Why you should visit Salthill Quarry
- Credit: Alan Wright
Salthill Quarry is of special interest to geologists and ecologists alike but remains off the beaten track for many visitors to East Lancashire. The Wildlife Trusts’ Alan Wright ponders why
Recently, we were paying a visit to Clitheroe with some friends from "Darn Sarf", but I decided to take a detour to Salthill Quarry. It proved to be the perfect start to a lovely day.
I had promised 350 million-year-old fossils to examine as this nature reserve has been designated a Site of Special Scientific Interest because of the amazing geology here. Geologists from all over Europe visit the nine acres, surrounding an industrial estate, to study the crinoids - or sea-lilies - that lived and died there when the area was at the bottom of the ocean.
These are actually fossilised animals that roamed the deep sea and can still be found in the Caribbean. Their cylindrical bodies remind everyone of Polo mints and they have been incorporated into a Crinoid Seat, a work of art created by Fiona Bowley and Jon Fenton. This is also the site of a perfect Waulsortian Mudmound, which looks to be a giant rock.
These were first discovered in Waulsort in Belgium and are formed over millions of years by bacteria dying on the bottom of the sea and sediment collecting on top of it.
This cycle carries on and a mudmound is created.
So the geologists value this site, but we naturalists also love Salthill Quarry, and, remember, that mudmound and rock-like crinoids were once living things.
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Nowadays, visitors can still find the crinoids but they are among a startlingly beautiful area of wild flowers. The fossil-formed seat overlooks wonderful bee orchids, with their false-bee-flowers inviting real insects in to pollinate them.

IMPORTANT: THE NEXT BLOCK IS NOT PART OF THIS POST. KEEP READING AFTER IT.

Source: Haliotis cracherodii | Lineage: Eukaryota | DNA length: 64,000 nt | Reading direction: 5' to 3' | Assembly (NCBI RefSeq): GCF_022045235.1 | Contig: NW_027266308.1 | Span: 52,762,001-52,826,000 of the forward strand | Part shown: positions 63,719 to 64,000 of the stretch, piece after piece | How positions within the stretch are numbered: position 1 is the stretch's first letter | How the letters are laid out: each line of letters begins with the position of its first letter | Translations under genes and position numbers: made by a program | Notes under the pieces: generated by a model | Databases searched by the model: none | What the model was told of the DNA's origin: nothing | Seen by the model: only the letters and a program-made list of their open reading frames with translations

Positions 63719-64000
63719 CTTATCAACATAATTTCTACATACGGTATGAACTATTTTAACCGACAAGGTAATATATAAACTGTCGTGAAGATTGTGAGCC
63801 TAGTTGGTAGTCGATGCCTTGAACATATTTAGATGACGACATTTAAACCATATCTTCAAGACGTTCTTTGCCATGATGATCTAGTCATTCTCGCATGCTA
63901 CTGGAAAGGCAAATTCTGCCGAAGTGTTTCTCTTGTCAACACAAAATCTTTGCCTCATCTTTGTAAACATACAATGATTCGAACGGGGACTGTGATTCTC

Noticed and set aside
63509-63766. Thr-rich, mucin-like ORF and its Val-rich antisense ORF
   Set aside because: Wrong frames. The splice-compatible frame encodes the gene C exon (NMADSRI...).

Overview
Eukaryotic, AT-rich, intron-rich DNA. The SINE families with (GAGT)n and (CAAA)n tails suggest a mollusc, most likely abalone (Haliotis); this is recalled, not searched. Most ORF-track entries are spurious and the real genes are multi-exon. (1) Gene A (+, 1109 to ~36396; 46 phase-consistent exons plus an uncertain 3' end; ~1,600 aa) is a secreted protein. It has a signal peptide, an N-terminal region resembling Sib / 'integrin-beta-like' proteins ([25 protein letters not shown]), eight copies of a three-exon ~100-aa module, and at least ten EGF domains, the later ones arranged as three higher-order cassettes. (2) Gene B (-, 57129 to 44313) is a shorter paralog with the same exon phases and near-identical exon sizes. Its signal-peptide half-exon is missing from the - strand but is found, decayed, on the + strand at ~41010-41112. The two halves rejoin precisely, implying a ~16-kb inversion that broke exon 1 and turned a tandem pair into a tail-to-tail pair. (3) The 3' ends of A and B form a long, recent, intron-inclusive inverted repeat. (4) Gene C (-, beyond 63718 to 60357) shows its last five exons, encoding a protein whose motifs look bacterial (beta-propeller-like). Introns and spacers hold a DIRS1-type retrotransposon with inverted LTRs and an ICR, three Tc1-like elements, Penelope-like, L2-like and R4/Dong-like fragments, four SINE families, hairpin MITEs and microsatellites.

Disappointingly, the right type of bee doesn't live in the UK, so our bee orchids are self-pollinating but they are still a beautiful flower to behold. It is a small orchid, flowering between June and July, with pink sepals and brown lips, which look like the wings and body of those missing bees.
Cowslips are all around the paths at Salthill, but the best area for flowers is the raised meadow area and July and August offers the purple flowers of betony, delicate meadow sweet, and buttery rough hawkbit. They are followed by stunning blue cones of autumn gentian, also known as felwort.
If you ramble through the woodland, trees like ash and hawthorn dominate the canopy and dog rose, field rose and sweet briar grow along the treeline.
In the heat of summer, the azure common blue butterfly flutters from plant to plant and here, some years ago, was the first time I ever came across the six-spot burnet moth. This black day-flying moth with red spots is one of my favourite encounters in summer.
Common green and field grasshoppers also shelter among the grasses. I met a field grasshopper last summer, hiding in foliage just off the main road. I spent many minutes watching and listening to this glorious creature.
In the woods on the reserve you will hear blue tit, great tit, goldfinch and bullfinch, they have been joined by noisy summer migrants like blackcap, willow and garden warbler and chiffchaff.
The views of Pendle Hill from the reserve are spectacular and don't be surprised if you look up and a see a peregrine falcon flying past. These magnificent birds nest in, at least, five sites in East Lancashire.
This hidden nature reserve is a haven for our wildlife because of the work of my colleague The Lancashire Wildlife Trust's East Lancashire Reserves Officer Kim Wisdom and her loyal volunteers. Kim ensures that wildlife has a safe home here, while visitors are given an insight into why this nature reserve is so important.
A good way to get around Salthill Quarry is using the Geology Trail, a circular walk that takes in 10 of the best spots on the reserve. At each spot, use your iPad or smartphone to scan the QR code on the numbered post and unlock fascinating insights into the area.